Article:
Nitrogen metabolism in bacteria and archaea is regulated by a ubiquitous class of proteins belonging to the PIIfamily. PII proteins act as sensors of cellular nitrogen, carbon, and energy levels, and they control the activities of a wide range of target proteins by protein-protein interaction. The sensing mechanism relies on conformational changes induced by the binding of small molecules to PII and also by PII posttranslational modifications. In the diazotrophic bacterium Azospirillum brasilense, high levels of extracellular ammonium inactivate the nitrogenase regulatory enzyme DraG by relocalizing it from the cytoplasm to the cell membrane. Membrane localization of DraG occurs through the formation of a ternary complex in which the PII protein GlnZ interacts simultaneously with DraG and the ammonia channel AmtB. Here we describe the crystal structure of the GlnZ-DraG complex at 2.1 Å resolution, and confirm the physiological relevance of the structural data by site-directed mutagenesis. In contrast to other known PII complexes, the majority of contacts with the target protein do not involve the T-loop region of PII. Hence this structure identifies a different mode of PII interaction with a target protein and demonstrates the potential for PII proteins to interact simultaneously with two different targets. A structural model of the AmtB-GlnZ-DraG ternary complex is presented. The results explain how the intracellular levels of ATP, ADP, and 2-oxoglutarate regulate the interaction between these three proteins and how DraG discriminates GlnZ from its close paralogue GlnB.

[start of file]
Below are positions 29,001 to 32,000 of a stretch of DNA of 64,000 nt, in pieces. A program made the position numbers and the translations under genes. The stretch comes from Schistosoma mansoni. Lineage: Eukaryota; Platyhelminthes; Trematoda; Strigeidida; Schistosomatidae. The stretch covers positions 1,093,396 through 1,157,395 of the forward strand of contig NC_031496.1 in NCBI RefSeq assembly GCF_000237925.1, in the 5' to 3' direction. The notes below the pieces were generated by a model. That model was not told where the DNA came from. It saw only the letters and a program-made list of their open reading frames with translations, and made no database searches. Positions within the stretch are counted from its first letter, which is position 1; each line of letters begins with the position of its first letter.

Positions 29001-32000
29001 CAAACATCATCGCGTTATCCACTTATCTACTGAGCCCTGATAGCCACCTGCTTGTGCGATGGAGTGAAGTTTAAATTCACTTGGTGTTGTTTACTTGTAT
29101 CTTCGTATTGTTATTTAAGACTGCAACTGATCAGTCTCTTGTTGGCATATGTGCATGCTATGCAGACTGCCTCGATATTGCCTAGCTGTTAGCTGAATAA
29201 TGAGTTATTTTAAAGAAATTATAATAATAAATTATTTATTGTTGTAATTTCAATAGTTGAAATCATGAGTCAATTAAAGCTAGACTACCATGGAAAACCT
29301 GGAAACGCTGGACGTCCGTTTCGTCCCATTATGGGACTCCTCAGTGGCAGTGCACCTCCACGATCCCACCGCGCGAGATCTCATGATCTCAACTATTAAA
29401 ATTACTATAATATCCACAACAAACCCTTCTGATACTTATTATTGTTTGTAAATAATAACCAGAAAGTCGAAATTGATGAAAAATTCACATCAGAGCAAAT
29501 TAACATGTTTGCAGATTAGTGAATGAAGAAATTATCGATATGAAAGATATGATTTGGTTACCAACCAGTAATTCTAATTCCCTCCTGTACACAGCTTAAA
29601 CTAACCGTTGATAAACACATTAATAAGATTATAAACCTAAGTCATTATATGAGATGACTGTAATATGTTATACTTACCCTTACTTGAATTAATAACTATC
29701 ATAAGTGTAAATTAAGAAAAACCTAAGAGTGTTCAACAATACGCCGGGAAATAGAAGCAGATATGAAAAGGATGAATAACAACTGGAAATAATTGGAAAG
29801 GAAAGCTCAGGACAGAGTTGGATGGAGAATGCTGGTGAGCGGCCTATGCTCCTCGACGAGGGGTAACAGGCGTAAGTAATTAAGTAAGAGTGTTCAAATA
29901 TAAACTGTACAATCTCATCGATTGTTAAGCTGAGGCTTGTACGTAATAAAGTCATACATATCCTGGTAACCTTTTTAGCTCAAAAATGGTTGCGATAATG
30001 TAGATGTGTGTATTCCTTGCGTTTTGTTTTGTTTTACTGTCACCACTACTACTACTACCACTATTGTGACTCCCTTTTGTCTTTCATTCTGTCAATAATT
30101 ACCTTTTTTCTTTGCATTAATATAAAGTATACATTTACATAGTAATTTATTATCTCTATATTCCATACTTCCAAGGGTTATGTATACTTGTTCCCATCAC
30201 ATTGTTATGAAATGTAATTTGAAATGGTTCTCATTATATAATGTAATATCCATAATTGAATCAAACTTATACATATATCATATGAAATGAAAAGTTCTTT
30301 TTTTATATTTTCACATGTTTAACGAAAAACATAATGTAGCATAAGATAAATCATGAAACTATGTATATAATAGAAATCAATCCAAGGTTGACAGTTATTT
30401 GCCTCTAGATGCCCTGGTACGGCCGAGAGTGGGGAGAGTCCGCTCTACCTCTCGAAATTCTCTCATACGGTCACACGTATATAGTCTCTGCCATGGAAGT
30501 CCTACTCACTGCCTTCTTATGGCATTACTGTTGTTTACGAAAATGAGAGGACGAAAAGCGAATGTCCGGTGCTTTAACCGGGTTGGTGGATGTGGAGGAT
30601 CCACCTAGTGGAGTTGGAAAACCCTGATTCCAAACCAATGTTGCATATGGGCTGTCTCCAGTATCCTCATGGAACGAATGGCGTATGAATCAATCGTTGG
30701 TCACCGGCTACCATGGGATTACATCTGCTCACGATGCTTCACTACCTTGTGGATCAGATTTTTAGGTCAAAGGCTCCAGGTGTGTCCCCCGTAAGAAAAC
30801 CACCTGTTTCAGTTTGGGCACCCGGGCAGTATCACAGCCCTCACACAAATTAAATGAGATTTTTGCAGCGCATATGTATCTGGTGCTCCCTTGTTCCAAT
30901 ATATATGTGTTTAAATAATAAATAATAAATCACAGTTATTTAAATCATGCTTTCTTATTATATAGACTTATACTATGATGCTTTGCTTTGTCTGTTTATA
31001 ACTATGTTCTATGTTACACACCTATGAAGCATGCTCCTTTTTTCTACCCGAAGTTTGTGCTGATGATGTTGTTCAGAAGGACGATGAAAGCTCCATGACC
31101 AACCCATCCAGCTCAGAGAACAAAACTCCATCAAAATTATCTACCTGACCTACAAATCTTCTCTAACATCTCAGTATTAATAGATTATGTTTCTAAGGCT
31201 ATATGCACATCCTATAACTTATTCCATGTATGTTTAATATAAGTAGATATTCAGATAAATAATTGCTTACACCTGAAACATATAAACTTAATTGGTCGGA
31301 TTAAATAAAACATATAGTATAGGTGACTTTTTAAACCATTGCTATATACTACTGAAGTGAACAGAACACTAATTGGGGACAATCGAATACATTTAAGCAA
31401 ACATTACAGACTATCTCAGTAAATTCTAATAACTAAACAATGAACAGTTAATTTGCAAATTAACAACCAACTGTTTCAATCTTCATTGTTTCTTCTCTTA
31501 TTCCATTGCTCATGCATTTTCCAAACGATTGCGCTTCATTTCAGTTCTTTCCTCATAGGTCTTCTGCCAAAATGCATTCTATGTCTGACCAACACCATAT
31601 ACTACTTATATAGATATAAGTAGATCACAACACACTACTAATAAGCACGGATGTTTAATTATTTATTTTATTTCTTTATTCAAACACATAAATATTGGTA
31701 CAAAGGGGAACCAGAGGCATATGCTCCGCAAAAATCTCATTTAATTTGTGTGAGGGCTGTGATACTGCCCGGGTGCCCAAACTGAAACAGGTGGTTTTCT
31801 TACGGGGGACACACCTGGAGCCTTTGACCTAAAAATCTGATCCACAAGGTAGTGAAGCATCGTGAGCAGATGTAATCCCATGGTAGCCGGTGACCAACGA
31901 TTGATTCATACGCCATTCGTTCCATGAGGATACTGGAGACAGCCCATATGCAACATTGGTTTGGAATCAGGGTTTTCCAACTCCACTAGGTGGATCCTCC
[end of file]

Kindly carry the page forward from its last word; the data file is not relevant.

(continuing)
Natural Sciences in General